Tetsuya Wakuda Singapore
Tetsuya Wakuda Singapore – confit of trout – ‘well my version’
The lucky Kennett condo were treated today to ocean trout confit inspired by the Japanese-born, but Australian chef Tetsuya Wakuda Singapore. He now resides and works at Marina Bay Sands in Singapore – hmmm don’t think I’ll be seeing much of him then as I loathe that place.
I had a couple of beers the other night and was chatting to the Chef, Alan, and he said have I tried this dish it’s amazing. Well OK then I’ll give it a go and boy did it turn out nice. Ollie consumed a whole fillet. Mary consumed half a big one and saved some back for Jude, but then Amy smelt it and devoured that bit leaving only a tiny little bit for Jude now. Poor little love. So if the devouring is anything to go by this must be good – right?
Here I did 2 rather large salmon fillets, following Tetsuya Wakuda Singapore recipe, which could have fed four actually. But the oil would be good enough to easily cook another 2-4 fillets as the flavours infuse so nicely in there, just keep re-using it. Now what we’re cooking here is unfit style, normally I have duck confit so this is my first foray in to the world of fish confit. Slow cooked in infused oil is the basic order of the day, so slow cooked that the fatty layers in the salmon don’t quite break down but sort of melt leaving the fish super super moist and flavoursome. So was the feedback. We’re accompanying this with a fennel salad to give a little tartness.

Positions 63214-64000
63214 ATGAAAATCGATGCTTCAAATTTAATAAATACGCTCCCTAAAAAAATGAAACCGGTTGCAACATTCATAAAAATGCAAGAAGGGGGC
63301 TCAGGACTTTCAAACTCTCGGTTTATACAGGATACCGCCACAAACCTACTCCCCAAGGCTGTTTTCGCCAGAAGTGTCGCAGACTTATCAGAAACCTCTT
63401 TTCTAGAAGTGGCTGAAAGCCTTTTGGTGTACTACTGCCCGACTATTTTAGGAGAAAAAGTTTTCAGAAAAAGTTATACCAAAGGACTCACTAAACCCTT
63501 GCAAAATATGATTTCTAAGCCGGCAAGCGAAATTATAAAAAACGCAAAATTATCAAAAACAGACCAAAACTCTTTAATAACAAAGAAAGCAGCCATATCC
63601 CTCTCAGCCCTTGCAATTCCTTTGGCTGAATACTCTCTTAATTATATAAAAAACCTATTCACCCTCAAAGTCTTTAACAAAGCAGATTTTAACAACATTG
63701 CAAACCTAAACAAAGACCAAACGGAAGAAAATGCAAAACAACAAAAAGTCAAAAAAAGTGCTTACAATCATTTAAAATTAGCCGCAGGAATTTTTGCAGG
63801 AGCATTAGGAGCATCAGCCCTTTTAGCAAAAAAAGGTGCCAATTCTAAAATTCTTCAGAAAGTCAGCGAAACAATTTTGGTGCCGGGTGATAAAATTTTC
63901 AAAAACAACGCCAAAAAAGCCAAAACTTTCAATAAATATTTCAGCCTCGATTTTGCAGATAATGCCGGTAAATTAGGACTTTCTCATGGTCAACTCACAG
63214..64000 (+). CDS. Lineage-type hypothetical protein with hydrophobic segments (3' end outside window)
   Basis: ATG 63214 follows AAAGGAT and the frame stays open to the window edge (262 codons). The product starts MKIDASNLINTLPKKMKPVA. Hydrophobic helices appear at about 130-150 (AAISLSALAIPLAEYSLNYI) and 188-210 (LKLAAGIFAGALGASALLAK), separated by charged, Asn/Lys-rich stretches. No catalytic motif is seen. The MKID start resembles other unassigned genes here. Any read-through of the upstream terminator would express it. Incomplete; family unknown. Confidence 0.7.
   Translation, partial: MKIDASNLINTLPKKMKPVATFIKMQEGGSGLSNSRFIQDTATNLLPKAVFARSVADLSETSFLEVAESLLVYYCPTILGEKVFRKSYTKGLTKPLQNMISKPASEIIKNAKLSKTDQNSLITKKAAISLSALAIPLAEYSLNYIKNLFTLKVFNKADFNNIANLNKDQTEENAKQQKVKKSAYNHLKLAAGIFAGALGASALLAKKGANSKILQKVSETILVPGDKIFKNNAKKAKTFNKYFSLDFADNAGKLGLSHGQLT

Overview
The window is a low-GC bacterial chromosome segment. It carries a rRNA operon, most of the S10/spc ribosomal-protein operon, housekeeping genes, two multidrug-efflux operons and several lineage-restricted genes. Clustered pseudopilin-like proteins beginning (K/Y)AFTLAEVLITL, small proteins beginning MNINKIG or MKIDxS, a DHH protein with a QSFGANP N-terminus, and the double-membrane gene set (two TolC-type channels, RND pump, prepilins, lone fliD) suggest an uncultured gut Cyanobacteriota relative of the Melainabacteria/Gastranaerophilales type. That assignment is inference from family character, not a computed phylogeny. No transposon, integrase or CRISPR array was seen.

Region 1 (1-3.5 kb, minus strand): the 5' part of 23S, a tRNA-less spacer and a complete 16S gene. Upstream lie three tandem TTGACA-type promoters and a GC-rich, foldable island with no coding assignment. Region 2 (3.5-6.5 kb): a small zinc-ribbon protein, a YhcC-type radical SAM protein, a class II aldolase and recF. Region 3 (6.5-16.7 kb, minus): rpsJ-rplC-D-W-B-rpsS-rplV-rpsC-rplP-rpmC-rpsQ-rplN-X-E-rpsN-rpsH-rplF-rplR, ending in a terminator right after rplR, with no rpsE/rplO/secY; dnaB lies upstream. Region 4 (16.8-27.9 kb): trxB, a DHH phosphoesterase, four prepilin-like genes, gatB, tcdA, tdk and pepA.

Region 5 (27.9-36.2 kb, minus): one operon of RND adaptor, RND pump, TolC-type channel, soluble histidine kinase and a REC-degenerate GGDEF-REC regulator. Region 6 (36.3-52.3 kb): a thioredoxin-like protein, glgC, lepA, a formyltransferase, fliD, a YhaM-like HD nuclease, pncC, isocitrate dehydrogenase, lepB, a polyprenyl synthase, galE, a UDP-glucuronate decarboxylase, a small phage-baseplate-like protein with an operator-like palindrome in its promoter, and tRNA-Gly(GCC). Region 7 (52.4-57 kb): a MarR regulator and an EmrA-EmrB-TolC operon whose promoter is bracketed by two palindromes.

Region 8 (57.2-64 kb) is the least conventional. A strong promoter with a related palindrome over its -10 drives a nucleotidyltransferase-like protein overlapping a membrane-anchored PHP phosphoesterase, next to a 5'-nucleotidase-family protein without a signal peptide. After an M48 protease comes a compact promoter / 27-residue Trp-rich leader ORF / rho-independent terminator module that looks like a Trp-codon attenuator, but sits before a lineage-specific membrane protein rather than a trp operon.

You will need;
- 2 salmon fillets;
- A fairly deep pan filled to about 3/4 full with olive oil – a big enough pan to house the fillets and the oil;
- 5-6 sprigs of fresh thyme;
- 5-6 sprigs of fresh fennel;
- 1 teaspoon of ground coriander seeds;
- 4-5 thinly sliced garlic cloves; and
- 2 tablespoons of lemon juice.
Pour the oil in the pan and add all the ingredients except the fish. Place on a low heat and wait for it to warm. You should be able to stick your finger in the oil with no burning sensation. Yes it is going to confit in this oil at this low temperature to cook slow, and remain firm, and melt that fatty layer to retain moistness. So you want really a temperature around the 70 degrees mark.
Place in the fish, with skin side down, making sure the oil covers them completely. Give a little stir of the oil and set a timer for 10 minutes. Leave the fillets alone as they will get delicate and you want whole fillet not one broken to bits.
At 10 minutes give a little stir to move the oil temperature around to equal heat again. Set the timer for another 5-10 minutes depending on how thick the fillets are. You can quickly slip a sharp knife in to the thick piece of the fish and touch it to your top lip. If you feel warmth all the way you have done great and evenly cooked the fish. If you feel any cold spots, just let it go a few minutes more.
Whilst it is cooking you have plenty of time to prepare your wee accompanying fennel salad.
- 1 bulb of fennel that you slice as thinly as you can, or use a mandoline to shave it and place in a bowl. Then add in;
- 2 tablespoons of lemon juice;
- A good pinch of cracked pepper;
- A good pinch of salt; and
- A drizzle of olive oil.
Mix these together lightly. Have a little taste. You want some zing, whilst being nicely balanced with the other ingredients. This really is a wonderful salad, something I think I will absolutely be adding to other dishes that are quite ‘heavy’ in taste.
Fish will easily be done now. Lift it carefully out allowing most of the oil to drip from it. Place it on your plate and add a little pile of the salad. I drizzled the fish itself with a little of the salad dressing.
Hey presto. Not so complex as Wakuda-san, and fennel not basil in the oils – but hey I can call it my own, inspired by the main man…
Tetsuya Wakuda Singapore